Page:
[9] Ibid., Ettelbruck > Baptêmes 1748-1792 > image 59 of 147. 1766 Baptismal Record for Joannis Nicolaus Meder son of Joannis Meder and Susanna Lambert.  (https://familysearch.org/pal:/MM9.3.1/TH-1951-32462-751-39?cc=2037955&wc=STH8-ZJ4:1500939401,1501045912 : accessed 23 March 2015).
[10] Ibid., Ettelbruck > Baptêmes 1748-1792 > image 69 of 147. 1770 Baptismal Record for Margaretha Meder daughter of Joannis Meder and Susanna Lambert. (https://familysearch.org/pal:/MM9.3.1/TH-1971-32462-831-96?cc=2037955 : accessed 5 August 2016).
[11] Ibid., Ettelbruck > Mariages 1732-1778, sépultures 1732-1782 > image 83 of 95. 1774 Death Record (bottom of left page). (https://familysearch.org/pal:/MM9.3.1/TH-1971-32462-1343-92?cc=2037955 : accessed 5 August 2016).
[12] Ibid., Ettelbruck > Baptêmes, mariages, sépultures 1779-1793 > image 17 of 328. 1779 Marriage Record (left page, bottom entry). (https://familysearch.org/pal:/MM9.3.1/TH-1942-32468-7375-53?cc=2037955 : accessed 7 August 2016).
[13] Ibid., Ettelbruck > Sépultures 1782-1793 > image 6 of 69. 1784 Death Record (bottom of right page).  (https://familysearch.org/pal:/MM9.3.1/TH-1971-32461-1116-41?cc=2037955 : accessed 5 August 2016).
[14] Ibid., Ettelbruck > Mariages 1780-1796 > image 48 of 59. 1793 Marriage Record. (https://familysearch.org/pal:/MM9.3.1/TH-1942-32468-7595-91?cc=2037955 : accessed 19 August 2016).
[15] Ibid., Diekirch > Mariages 1743-1794 > image 116 of 122. 1794 Marriage Record (lower right). (https://familysearch.org/pal:/MM9.3.1/TH-1951-32400-5311-96?cc=2037955&wc=STHC-B87:1500890501,1500891002 : accessed 28 June 2015).
[16] Ibid., Diekirch > Baptêmes 1791-1795, mariages 1794-1798, 1800-1803, sépultures 1794-1795 > image 110 of 243. 1796 Marriage Record (5 Prairial IV). (https://familysearch.org/pal:/MM9.3.1/TH-1942-32467-4860-69?cc=2037955&wc=STHD-2JW:1500890501,1501017982 : accessed 23 June 2015).
[17] Ibid., Ettelbruck > Tables des mariages 1725-1799 Gevell-Z (index organisée par l’épouse) > image 603 of 809. 1796 Marriage Index Card. (https://familysearch.org/pal:/MM9.3.1/TH-1951-32461-3829-99?cc=2037955&wc=STHZ-2NB:1500939401,1501183702 : accessed 1 July 2015).
[18] Luxembourg, Registres d’état civil, 1662-1941 (images), FamilySearch (original records at Luxembourg National Archives, Plateau du Saint-Esprit, Luxembourg), Ettelbruck > Mariages 1845-1890 Décès 1796-1826 > image 1012 of 1436. 1803 Death Record No. 51 (21 Fructidor XI). (https://familysearch.org/pal:/MM9.3.1/TH-266-12869-158460-11?cc=1709358&wc=M9M6-2L6:n238132716 : accessed 11 Apr 2013).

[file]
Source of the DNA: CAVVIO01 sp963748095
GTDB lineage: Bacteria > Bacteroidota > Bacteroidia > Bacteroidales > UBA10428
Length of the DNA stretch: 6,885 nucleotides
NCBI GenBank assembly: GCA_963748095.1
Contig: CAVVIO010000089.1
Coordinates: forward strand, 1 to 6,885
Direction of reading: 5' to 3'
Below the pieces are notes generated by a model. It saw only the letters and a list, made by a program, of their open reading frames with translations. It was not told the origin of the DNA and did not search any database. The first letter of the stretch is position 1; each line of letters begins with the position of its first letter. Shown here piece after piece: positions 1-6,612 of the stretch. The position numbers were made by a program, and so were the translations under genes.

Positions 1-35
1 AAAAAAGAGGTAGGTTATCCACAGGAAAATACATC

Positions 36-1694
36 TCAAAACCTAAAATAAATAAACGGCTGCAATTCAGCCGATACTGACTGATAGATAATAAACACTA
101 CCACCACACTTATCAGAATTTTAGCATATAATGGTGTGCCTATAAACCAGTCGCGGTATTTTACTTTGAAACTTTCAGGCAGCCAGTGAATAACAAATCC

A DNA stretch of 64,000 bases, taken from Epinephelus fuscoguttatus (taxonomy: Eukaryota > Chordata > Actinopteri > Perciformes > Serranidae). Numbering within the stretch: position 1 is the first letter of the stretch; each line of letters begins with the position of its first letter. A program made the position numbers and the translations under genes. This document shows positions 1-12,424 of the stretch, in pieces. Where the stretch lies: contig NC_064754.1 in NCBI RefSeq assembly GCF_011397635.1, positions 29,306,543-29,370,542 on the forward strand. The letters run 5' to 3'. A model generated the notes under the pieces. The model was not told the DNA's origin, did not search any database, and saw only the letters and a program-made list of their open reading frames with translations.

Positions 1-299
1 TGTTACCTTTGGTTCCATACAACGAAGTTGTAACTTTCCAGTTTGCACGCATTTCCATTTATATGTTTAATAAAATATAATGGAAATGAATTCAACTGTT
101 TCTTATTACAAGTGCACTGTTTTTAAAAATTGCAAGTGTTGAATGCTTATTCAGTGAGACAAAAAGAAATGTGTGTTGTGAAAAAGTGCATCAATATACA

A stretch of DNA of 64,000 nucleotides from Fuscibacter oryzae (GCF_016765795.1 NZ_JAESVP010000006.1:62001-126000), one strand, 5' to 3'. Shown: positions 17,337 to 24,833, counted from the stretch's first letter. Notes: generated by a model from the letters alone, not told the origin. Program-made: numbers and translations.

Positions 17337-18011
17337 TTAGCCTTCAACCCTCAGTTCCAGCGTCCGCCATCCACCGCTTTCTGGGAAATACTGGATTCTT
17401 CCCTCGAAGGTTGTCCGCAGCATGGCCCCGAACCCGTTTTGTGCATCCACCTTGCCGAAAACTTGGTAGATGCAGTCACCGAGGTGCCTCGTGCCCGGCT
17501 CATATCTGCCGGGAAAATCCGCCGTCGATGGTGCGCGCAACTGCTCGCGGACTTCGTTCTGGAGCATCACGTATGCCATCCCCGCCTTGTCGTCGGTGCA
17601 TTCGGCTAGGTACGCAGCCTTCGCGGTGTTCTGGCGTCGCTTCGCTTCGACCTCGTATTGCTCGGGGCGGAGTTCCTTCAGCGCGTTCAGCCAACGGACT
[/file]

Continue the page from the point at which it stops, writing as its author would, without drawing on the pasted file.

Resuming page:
[19] Ibid., Ettelbruck > Mariages 1845-1890 Décès 1796-1826 > image 1131 of 1436. 1812 Death Record No. 29. (https://familysearch.org/pal:/MM9.3.1/TH-266-12869-150587-25?cc=1709358 : accessed 7 August 2016).
[20] Ibid., Ettelbruck > Mariages 1845-1890 Décès 1796-1826 > image 1350 of 1436. 1823 Death Record No. 15. (https://familysearch.org/pal:/MM9.3.1/TH-266-12869-152866-5?cc=1709358 : accessed 19 May 2011).
[21] Ibid., Diekirch > Décès 1825-1890 > image 335 of 1358. 1844 Death Record No. 54. (https://familysearch.org/pal:/MM9.3.1/TH-267-12147-167581-60?cc=1709358 : accessed 7 August 2016).
[22] Ibid., Diekirch > Décès 1825-1890 > image 335 of 1358. 1844 Death Record No. 56. (https://familysearch.org/pal:/MM9.3.1/TH-267-12147-167581-60?cc=1709358&wc=M9M6-2NH:n538876208 : accessed 17 February 2013).
[23] Ibid., Ettelbruck > Décès 1814-1881 > image 472 of 1379. 1844 Death Record No. 84. (https://familysearch.org/pal:/MM9.3.1/TH-266-11675-55724-76?cc=1709358 : accessed 19 August 2016).
[24] Ibid., Ettelbruck > Décès 1814-1881 > image 809 of 1379. 1859 Death Record No. 89. (https://familysearch.org/pal:/MM9.3.1/TH-266-11675-56883-78?cc=1709358 : accessed 8 August 2016).

Genealogy Sketch

Name: Johannes MEDER
Parents: Adam MEDERHANSEN and Elisabetha ESCH
Spouse: Susanna LAMBERT
Parents of spouse: Joannis REINERS and Maria ERPELDING
Whereabouts: Ettelbrück and Angelsberg, Grand Duché of Luxembourg
Relationship to Cathy Meder-Dempsey: 4th great-grandfather of husband

  1. Johannes MEDER
  2. Jean Nicolas MEDER
  3. Theodore MEDER
  4. Franz “François” MEDER
  5. Johann Peter “Jean-Pierre” MEDER
  6. Marcel Mathias MEDER
  7. Cathy Meder-Dempsey’s husband Living MEDER

© 2016, copyright Cathy Meder-Dempsey. All rights reserved.

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Posted in Genealogy, Luxembourg | Tagged , , , , , , , , , | 4 Comments

FamilySearch – First Batch of Luxembourg Civil Registration Records Now Searchable

Luxflag25pcWhat’s new on FamilySearch for Luxembourg? On Tuesday, 16 August 2016, records became searchable in the Luxembourg Civil Registration, 1662-1941 collection – 32,614.

FSLuxNewFrom time to time I do indexing for FamilySearch and found only one batch of Luxembourg records in the cue of current projects: Luxemburg, Esch Civil Registration, 1796–1923. “This project is a collection of birth, marriage, and death records from the city of Esch-sur-Alzette in south-western Luxembourg between 1796 and 1923.” Currently, 79% have been indexed and 71% arbitrated.

indexingIt looks like they are beginning to release the records which have been completed. If you have ancestors who were born, married or died in Esch-sur-Alzette you can now search by name instead of browsing the records.

Interested in doing indexing? Go to Find an Indexing Project. I’d love to see the Luxembourg records being done sooner than 2020!

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© 2016, copyright Cathy Meder-Dempsey. All rights reserved.